A very drought tolerant option for lawn replacement is low-growing Elfin Thyme (Thymus serpyllum). This fragrant alternative forms a tight solid mat of green foliage that blooms with light pink flowers in summer. It’s a vigorous creeper that stands up well to foot traffic and is great for sunny areas.
Ajuga (Ajuga reptans) is a creeping evergreen that works well in both sun and shade. Varieties with purple foliage are also available.
Creeping Jenny (Lysimachia nummularia) is sometimes considered an invasive weed in the yard; however, this plant will make a great ground cover to replace a lawn. With its yellow blooms and coin-looking foliage, creeping Jenny will easily brighten up the lawn, especially shady areas.
Don’t let the name Dead Nettle (Lamium maculatum) put you off. This is a very attractive ground cover with lovely variegated foliage and stunning spring blooms.
If you have a shady site that doesn’t take grass well, consider installing Ivy (Hedera). This hearty alternative comes in many varieties and variations. Once you install just about any ivy, you’ll soon have a lush carpet of green.
Open up your grass replacement options.
Dropping turf grass for various other plants is a grass replacement option that seems to be catching on. For your projects that have perfectly good grass growing conditions, it makes sense to consider environmental and aesthetic alternatives.
Rather than scrap grass altogether, consider an eco-lawn mix of grasses and flowering plants. They offer a low-water, low-maintenance meadow-like lawn that can be left to grow or can be mowed (albeit far less frequently) to keep it low.
Both Fescue (Festuca) and ornamental grasses provide another alternative to the traditional lawn. Fescue grasses are tolerant of everyday wear and tear and can thrive in a variety of locations. Tall fescues are coarser, drought tolerant and provide a very low maintenance lawn for your home.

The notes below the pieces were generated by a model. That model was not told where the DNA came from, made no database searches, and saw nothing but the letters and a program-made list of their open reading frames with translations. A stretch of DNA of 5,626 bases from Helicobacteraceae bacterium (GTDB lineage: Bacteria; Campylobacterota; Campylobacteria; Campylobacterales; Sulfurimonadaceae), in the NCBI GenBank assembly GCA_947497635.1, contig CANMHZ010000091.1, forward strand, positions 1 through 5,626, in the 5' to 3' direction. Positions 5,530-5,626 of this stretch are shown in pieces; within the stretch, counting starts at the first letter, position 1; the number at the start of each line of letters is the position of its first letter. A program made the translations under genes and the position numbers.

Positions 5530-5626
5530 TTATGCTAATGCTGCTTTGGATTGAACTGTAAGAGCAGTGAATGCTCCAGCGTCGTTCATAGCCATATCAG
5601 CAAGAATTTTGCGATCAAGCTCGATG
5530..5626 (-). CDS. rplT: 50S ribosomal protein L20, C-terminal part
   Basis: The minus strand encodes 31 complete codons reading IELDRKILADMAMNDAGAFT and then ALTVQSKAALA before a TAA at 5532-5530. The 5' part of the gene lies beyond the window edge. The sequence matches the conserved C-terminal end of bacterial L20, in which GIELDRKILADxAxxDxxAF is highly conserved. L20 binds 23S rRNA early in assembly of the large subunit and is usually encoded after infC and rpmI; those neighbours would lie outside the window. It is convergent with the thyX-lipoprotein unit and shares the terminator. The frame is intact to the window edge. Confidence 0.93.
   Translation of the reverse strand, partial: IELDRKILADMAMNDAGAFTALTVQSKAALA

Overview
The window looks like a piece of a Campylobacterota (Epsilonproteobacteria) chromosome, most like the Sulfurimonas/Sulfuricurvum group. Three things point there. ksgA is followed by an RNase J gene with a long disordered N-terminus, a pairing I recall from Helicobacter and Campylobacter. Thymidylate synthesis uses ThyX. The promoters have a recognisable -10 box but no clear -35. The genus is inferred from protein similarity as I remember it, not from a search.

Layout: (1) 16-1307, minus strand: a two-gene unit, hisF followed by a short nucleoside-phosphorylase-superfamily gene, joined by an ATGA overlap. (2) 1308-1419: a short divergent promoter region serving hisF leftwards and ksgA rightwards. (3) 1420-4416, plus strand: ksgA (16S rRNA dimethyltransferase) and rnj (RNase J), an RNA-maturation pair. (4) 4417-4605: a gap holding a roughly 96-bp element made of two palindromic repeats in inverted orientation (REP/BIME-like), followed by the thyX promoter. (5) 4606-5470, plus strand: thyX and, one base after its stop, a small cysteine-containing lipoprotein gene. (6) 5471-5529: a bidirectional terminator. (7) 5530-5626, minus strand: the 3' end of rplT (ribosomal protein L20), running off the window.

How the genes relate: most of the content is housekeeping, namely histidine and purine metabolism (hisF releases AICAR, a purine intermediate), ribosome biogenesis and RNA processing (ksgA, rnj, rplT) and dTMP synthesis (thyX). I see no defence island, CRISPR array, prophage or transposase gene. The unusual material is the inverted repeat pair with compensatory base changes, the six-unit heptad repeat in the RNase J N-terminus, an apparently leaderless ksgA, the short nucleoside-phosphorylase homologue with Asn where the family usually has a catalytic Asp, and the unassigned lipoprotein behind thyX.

Ornamental grasses are also low-maintenance plants that make great lawn alternatives. There are numerous types to choose from including fescue. Consider choosing a variety that is native or acclimated to your area because it will increase your chances of a successful installation.
Selective use of ornamental boulders, native rocks, colored mulches, and a wider variety of drought tolerant plants all provide beautiful and lower maintenance alternatives. The secret to success, as always, is using the right plant in the right place and our team is ready to help you with your selection.
Lawn replacement help is within reach.
If you want to discuss or learn more about lawn replacement alternatives, feel free to contact any of our experts at Pacific Nurseries. As both a grower and a plant broker, we’re ready to work with you to provide just the right plants that will make your project a water-wise success. It’s one of the many qualities that makes us different from just an ordinary nursery.
Share your favorite alternative.
Have you recently installed a great lawn replacement alternative? Share your story and any insights with our community.